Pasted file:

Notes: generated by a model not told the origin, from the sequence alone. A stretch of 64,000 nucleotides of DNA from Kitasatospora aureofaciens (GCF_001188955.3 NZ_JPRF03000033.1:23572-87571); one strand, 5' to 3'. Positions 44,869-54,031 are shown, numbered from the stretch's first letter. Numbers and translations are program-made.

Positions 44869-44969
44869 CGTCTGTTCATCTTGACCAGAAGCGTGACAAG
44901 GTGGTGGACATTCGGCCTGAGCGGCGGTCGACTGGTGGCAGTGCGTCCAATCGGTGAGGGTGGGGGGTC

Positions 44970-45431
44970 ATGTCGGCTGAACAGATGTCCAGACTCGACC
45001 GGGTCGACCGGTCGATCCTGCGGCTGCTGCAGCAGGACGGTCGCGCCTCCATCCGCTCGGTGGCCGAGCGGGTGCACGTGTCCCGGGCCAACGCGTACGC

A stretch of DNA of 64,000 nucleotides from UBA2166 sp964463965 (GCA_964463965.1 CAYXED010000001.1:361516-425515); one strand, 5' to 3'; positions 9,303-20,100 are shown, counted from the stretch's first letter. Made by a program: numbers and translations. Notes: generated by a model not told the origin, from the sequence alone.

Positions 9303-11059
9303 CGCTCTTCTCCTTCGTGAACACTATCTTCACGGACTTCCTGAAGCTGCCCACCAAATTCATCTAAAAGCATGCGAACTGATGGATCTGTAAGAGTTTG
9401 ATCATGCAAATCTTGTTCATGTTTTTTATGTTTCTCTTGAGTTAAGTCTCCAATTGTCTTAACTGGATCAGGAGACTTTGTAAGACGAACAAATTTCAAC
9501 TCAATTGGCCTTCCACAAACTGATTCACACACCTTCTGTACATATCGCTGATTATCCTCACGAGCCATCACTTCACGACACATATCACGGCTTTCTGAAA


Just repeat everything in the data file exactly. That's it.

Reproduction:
Notes: generated by a model not told the origin, from the sequence alone. A stretch of 64,000 nucleotides of DNA from Kitasatospora aureofaciens (GCF_001188955.3 NZ_JPRF03000033.1:23572-87571); one strand, 5' to 3'. Positions 44,869-54,031 are shown, numbered from the stretch's first letter. Numbers and translations are program-made.

Positions 44869-44969
44869 CGTCTGTTCATCTTGACCAGAAGCGTGACAAG
44901 GTGGTGGACATTCGGCCTGAGCGGCGGTCGACTGGTGGCAGTGCGTCCAATCGGTGAGGGTGGGGGGTC

Positions 44970-45431
44970 ATGTCGGCTGAACAGATGTCCAGACTCGACC
45001 GGGTCGACCGGTCGATCCTGCGGCTGCTGCAGCAGGACGGTCGCGCCTCCATCCGCTCGGTGGCCGAGCGGGTGCACGTGTCCCGGGCCAACGCGTACGC

A stretch of DNA of 64,000 nucleotides from UBA2166 sp964463965 (GCA_964463965.1 CAYXED010000001.1:361516-425515); one strand, 5' to 3'; positions 9,303-20,100 are shown, counted from the stretch's first letter. Made by a program: numbers and translations. Notes: generated by a model not told the origin, from the sequence alone.

Positions 9303-11059
9303 CGCTCTTCTCCTTCGTGAACACTATCTTCACGGACTTCCTGAAGCTGCCCACCAAATTCATCTAAAAGCATGCGAACTGATGGATCTGTAAGAGTTTG
9401 ATCATGCAAATCTTGTTCATGTTTTTTATGTTTCTCTTGAGTTAAGTCTCCAATTGTCTTAACTGGATCAGGAGACTTTGTAAGACGAACAAATTTCAAC
9501 TCAATTGGCCTTCCACAAACTGATTCACACACCTTCTGTACATATCGCTGATTATCCTCACGAGCCATCACTTCACGACACATATCACGGCTTTCTGAAA